How Land Buying Without a Realtor Works
Purchasing land without the help of a realtor can be a great way to save on commission. However, it’s essential to understand the process before you make an offer.
A local real estate agent who specializes in land can assist you in navigating issues such as property lines, environmental concerns, and building codes.
Do Your Research
Before buying land, you need to do your research. This includes checking the zoning laws to ensure you can build what you want and finding out if there are any environmental issues. If you require legal assistance during the real estate process, it may be beneficial to seek the help of a licensed real estate attorney.
Another essential thing to know is that purchasing land can be more complicated than buying a home. While homes typically close within 45-60 days, it can take longer for land to close. A real estate agent must work with the lender to ensure that financing and all the other details are in order.
Because of this, it’s a good idea to do your research before committing to buying land without an agent. This can include scouring online listings, searching the classified ads in newspapers, and driving around rural areas to find the perfect plot of land for you. You can visit this website to help you in your selling journey.
Make an Offer
You’ll need to make an offer when you find a property that meets your criteria. Your best bet is to work with an agent who specializes in land sales and has a good working relationship with the seller.
You can also buy land without an agent. However, be aware that the seller’s agent will take the commission that would have gone to your buyer’s agent. This is known as dual agency, which is illegal in some states.
Depending on the property, you might be asked to submit proof that you have the cash to purchase the land. Your financial institution can help you finalize this documentation. You should include a contingency in your offer stating that all inspections must be satisfactory to the buyer “at the buyer’s sole and absolute discretion.”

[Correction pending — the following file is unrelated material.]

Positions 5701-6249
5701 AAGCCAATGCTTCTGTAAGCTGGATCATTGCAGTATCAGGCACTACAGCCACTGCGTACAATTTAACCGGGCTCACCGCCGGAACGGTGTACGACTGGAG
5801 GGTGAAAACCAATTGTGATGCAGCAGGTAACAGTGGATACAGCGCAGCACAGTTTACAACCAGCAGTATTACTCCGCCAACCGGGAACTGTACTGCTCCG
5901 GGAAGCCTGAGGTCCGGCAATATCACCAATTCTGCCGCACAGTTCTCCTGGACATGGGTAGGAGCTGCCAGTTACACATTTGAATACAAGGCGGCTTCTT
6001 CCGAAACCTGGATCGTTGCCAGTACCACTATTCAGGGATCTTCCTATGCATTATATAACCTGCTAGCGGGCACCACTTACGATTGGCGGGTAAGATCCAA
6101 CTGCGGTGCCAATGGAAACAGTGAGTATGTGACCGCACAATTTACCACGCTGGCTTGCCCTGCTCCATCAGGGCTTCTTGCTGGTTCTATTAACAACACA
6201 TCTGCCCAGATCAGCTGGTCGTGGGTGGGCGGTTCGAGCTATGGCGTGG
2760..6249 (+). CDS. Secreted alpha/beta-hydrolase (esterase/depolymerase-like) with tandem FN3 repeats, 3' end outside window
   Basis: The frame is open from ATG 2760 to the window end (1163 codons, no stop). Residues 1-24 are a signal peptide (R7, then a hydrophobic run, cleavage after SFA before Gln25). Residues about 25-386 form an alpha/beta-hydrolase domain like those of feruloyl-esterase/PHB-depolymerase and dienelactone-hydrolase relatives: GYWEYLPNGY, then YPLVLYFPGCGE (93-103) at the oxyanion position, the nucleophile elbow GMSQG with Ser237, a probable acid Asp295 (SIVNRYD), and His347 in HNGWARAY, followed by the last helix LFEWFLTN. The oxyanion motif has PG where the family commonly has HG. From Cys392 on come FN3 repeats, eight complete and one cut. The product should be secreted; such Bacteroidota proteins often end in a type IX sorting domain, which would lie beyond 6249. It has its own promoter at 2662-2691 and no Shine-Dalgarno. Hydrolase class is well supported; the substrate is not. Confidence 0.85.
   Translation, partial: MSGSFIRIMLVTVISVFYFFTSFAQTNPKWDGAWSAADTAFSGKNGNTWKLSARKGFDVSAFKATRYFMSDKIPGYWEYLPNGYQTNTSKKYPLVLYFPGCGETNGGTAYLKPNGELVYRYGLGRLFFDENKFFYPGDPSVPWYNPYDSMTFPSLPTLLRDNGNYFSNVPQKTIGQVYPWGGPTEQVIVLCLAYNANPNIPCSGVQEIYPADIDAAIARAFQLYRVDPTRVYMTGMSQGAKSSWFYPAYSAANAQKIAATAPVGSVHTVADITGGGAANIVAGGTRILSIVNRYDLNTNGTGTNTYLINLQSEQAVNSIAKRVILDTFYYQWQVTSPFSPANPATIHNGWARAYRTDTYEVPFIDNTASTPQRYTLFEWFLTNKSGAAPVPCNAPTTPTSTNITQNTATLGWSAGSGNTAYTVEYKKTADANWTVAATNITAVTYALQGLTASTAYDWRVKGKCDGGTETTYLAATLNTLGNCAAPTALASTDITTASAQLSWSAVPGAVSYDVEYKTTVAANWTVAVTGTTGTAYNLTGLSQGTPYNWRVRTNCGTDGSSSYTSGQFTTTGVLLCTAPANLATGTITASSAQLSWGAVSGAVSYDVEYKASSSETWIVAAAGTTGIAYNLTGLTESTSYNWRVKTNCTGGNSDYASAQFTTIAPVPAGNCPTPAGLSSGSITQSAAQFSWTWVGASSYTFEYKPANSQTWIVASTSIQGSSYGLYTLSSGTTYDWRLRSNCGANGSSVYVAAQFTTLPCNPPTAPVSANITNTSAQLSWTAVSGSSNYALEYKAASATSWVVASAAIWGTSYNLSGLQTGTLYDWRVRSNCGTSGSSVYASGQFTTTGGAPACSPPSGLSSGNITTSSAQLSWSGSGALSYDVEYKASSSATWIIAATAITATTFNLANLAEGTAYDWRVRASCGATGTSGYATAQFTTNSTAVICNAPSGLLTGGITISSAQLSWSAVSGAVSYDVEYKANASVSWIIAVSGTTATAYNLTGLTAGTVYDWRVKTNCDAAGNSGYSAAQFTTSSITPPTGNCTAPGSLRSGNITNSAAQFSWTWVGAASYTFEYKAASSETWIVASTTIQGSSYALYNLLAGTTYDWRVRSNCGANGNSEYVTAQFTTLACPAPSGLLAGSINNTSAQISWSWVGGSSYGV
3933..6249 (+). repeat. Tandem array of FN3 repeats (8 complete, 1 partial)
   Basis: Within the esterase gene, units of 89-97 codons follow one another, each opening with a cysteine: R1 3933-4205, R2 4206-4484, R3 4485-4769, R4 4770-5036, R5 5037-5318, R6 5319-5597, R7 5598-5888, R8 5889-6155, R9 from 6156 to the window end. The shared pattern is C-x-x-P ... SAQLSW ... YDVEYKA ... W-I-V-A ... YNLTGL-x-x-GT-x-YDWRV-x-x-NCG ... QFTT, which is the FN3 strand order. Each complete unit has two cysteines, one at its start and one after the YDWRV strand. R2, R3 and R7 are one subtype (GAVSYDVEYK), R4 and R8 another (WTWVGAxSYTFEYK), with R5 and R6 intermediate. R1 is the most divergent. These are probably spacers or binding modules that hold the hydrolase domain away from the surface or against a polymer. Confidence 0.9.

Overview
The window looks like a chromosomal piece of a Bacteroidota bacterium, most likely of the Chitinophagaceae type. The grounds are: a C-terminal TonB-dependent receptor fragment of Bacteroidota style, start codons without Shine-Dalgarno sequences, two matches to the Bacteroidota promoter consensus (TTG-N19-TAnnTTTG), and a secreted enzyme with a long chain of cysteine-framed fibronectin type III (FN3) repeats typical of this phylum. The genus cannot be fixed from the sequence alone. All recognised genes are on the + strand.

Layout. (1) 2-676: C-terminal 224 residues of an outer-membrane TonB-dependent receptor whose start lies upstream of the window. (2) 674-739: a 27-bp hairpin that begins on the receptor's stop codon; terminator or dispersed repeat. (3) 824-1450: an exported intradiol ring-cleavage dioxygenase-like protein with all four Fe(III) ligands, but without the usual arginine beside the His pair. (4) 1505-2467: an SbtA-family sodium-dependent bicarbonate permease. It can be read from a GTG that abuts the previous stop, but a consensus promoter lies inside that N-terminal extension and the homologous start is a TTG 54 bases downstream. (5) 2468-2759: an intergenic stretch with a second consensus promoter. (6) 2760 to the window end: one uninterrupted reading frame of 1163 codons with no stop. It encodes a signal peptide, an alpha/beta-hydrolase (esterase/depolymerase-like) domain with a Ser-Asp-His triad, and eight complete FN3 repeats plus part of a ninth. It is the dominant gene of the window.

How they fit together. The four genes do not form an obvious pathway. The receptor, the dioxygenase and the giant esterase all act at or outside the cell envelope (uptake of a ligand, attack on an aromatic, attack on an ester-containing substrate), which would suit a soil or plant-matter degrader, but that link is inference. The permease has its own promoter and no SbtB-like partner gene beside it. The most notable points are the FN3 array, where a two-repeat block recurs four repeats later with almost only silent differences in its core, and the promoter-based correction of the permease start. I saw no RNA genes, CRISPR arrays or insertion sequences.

This gives you an easy way out of the contract if something unexpected is discovered or you change your mind. It is always better to be safe than sorry.
Going solo in your land search has advantages, including building a direct relationship with the seller. However, it can also present some risks when closing the deal. For example, the seller’s agent typically gets their commission in addition to the one you would’ve paid your buyer’s agent (known as dual agency).
To avoid a double dip in price, it is critical to have solid negotiation skills before making your first offer. This includes digging into the property’s highest potential use value and any zoning restrictions that may lower that value.
Additionally, it would be best if you were prepared to provide proof of funds before submitting your offer. Many sellers will want to see a letter from your bank showing that you have the financial capability to close on the property. Be prepared to negotiate the terms of this letter as well.
Whether you’re buying raw land or an existing home, there are a lot of things that have to be addressed. Zoning laws, water and sewer hookups, environmental regulations, building codes, and more exist. A real estate agent is skilled at navigating these issues and can help you avoid pitfalls.
The seller will ask you to sign a purchase agreement when you close. This document will contain a detailed property description and a commitment to purchase. You may want to hire an attorney to prepare the agreement and to confirm that the seller has a clear title.
You can even complete the process in a few weeks when you pay cash for the land. As part of your offer, your earnest money deposit will be placed into an escrow account until the deal is closed.